The chief of the UAW has been playing a rougher version of contract negotiations than his predecessors. The reason is that he sees this year’s contract talks perhaps the last best chance to get what the union has wanted for the past 20 years.
Thus, he is pushing for a strike vote from members and is even threatening to strike all three Detroit automakers simultaneously, which the union has never done.
The biggest reason that would be unusual and difficult is it would quickly deplete the UAW’s strike fund used to support striking workers, says Patrick Anderson, CEO of Anderson Economic Group, which tracks issues between unions and management.
Four years ago, the UAW struck General Motors for more than 40 days. The cost to GM turned out to be almost $2 billion. But conditions today are far different, and any strike lasting more than two weeks would be very costly to all concerned. That’s because today’s inventory level of about 55 days is one-fifth the level the industry was facing in 2019. A strike today would deplete Detroit Three vehicle stores quickly.
A 10-day strike, for example, against all three automakers could result in $5 billion in economic losses, according to Anderson’s analysis. That estimate includes union wage losses of $795 million and OEM losses of $1.2 billion, as well as the losses incurred by automotive suppliers, dealers and industry. The losses compound if such a strike were to extend several more weeks.
The Industry Resetting
The auto industry is going through the most profound transition it has experienced since the days of Henry Ford and the advent of the assembly line. Anderson, who briefed media this week, says if the union makes good on a threat it has recently made to strike GM, Ford and Stellantis all at once, instead of choosing one automaker for a strike, the economic impact would be worse than past strikes, on consumers and dealers, as well as the states where UAW factories operate. It also would be tougher on the union to sustain.
“That’s why I would not expect it,” he says. If the union strikes, he says, it would be on Stellantis, which is the company the union has been bargaining with for a “pattern” agreement that GM and Ford would be expected to sign on to as well.
UAW President Shawn Fain has set a particularly combative tone thus far in negotiations. He skipped the symbolic handshake with Stellantis CEO Carlos Tavares when the union’s negotiations kicked off in July, and he recently recorded a YouTube video in which he threw that automaker’s most recent offer into the garbage. That kind of showmanship and use of social media has not been a part of the union’s strategy in the past.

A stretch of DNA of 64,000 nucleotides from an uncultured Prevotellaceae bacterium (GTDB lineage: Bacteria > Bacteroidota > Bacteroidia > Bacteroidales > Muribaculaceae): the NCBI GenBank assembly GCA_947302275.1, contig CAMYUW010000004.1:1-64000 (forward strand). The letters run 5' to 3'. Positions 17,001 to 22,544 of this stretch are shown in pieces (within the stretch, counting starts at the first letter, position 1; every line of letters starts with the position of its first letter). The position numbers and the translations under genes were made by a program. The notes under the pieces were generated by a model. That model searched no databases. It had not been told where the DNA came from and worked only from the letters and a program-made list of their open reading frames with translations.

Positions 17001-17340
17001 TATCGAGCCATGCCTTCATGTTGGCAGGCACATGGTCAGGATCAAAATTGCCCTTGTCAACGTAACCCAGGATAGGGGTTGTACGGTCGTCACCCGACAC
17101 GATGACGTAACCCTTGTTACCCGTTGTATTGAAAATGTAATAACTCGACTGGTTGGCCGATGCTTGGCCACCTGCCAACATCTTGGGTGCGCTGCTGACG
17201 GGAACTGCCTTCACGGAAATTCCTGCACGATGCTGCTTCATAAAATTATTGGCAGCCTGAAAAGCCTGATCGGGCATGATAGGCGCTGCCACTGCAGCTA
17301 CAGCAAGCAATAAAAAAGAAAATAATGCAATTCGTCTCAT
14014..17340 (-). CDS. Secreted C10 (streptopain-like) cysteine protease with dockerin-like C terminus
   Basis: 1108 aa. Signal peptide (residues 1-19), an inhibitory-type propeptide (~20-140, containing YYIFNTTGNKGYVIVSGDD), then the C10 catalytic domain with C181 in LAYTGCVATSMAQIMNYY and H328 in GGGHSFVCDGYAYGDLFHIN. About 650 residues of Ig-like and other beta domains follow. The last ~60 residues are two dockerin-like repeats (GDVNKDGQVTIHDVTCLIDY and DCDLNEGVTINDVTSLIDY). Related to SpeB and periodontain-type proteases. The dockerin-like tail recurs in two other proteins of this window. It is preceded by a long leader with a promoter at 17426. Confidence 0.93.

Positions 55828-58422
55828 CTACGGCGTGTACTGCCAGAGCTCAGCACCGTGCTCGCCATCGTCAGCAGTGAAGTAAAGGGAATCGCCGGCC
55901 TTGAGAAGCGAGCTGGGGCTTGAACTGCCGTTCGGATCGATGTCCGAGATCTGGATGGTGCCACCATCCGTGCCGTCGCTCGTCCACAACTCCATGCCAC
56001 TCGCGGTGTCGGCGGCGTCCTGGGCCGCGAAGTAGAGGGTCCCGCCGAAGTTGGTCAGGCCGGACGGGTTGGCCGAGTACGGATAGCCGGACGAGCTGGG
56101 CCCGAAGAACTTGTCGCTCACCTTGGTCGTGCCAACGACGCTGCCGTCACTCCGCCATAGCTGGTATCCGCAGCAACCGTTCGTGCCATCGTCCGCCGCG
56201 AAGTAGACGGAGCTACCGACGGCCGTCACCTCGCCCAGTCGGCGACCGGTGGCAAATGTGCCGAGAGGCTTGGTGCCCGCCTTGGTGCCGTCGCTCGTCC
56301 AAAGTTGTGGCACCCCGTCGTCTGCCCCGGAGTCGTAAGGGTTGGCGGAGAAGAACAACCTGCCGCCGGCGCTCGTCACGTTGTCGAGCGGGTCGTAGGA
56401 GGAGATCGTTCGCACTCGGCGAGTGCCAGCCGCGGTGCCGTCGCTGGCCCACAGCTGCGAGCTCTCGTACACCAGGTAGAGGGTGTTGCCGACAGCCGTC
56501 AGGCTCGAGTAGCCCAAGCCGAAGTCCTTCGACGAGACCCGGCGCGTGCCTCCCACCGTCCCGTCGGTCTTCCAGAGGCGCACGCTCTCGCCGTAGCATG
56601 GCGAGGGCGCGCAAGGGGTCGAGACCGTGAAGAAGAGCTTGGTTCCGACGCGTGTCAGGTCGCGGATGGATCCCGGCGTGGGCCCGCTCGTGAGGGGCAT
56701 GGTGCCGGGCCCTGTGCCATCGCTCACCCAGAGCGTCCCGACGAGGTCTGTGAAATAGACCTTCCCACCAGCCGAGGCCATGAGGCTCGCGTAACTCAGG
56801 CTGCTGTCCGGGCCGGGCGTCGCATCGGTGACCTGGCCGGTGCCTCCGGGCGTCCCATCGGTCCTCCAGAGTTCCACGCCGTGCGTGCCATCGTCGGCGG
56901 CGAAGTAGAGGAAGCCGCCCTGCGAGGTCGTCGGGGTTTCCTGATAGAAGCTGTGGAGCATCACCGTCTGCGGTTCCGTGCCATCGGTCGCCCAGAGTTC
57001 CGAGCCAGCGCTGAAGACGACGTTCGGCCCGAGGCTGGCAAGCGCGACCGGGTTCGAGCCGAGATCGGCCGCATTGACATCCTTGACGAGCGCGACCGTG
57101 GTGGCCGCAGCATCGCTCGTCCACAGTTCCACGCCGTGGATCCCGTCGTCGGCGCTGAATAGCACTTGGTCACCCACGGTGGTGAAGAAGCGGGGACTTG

“The rhetoric has been very bombastic,” notes Anderson. “These negotiations are proving very different and difficult, compared with past contract talks.”
"We are 30 days away and the clock is ticking," Fain said this week in a livestream to members, referring to the end of the current contract. "This is our generation’s defining moment, and make no mistake management’s watching. The (Detroit Three) CEOs are watching, the White House is watching."
Indeed, President Biden, who is running for re-election in 2024, wants neither a strike on his hands nor a risk of losing the UAW’s endorsement and the union’s “get-out-the-vote” efforts that come with it. Biden, who often touts his union support in contrast with Republicans, is fortunate that the Teamsters and UPS averted a strike last month, which Anderson said would have been much more significant and detrimental to the national economy than a potential UAW strike.
The UPS deal with the Teamsters in part has fueled the UAW’s rancor and demands as the union got virtually everything it wanted, including the end of a 2-tiered pay system for drivers.
The UAW has been pushing for a 46% wage hike over four years -- with 20%of that coming upfront, blaming recent inflation. It wants more paid time off, higher retiree pay and healthcare benefits for retirees. Like the Teamsters deal, the union also wants an elimination of the current 2-tier system for employees on wages and benefits that treats newer employees different than established employees.
An analysis by Bloomberg says if the three automakers agreed to all the union’s current demands, it would cost them about $80 billion collectively over the next four years.
The BEV Era Is Here
Autoworkers are particularly concerned about how the shift to battery-electric vehicles could threaten their jobs and compensation over the next decade, as the federal government is pushing automakers to make two-thirds of new-vehicle sales BEVs by 2032.
The impact of BEVs on auto manufacturing is still hard to assess. But what we do know is that BEVs, which are heavily software-based and less complex to build, require new and substantially retooled factories manned by fewer workers. Estimates are that BEVs require 30% less labor to assemble than internal-combustion-engine vehicles, and the lower demand for labor may be more depending on the level of automation that is dialed into the new production lines. BMW, for example, has said it will reduce workforce through attrition and reskilling during the BEV era, but has not been specific on numbers.
But Stellantis last May, just ahead of negotiations, announced an offer of voluntary buyouts to to more than 33,500 hourly and salaried employees, a response, the company said, to an increasingly competitive auto market and the expensive shift to electrification. The buyout packages are available to 31,000 hourly workers in the U.S. and Canada. The UAW’s Fain called the cuts “disgusting.”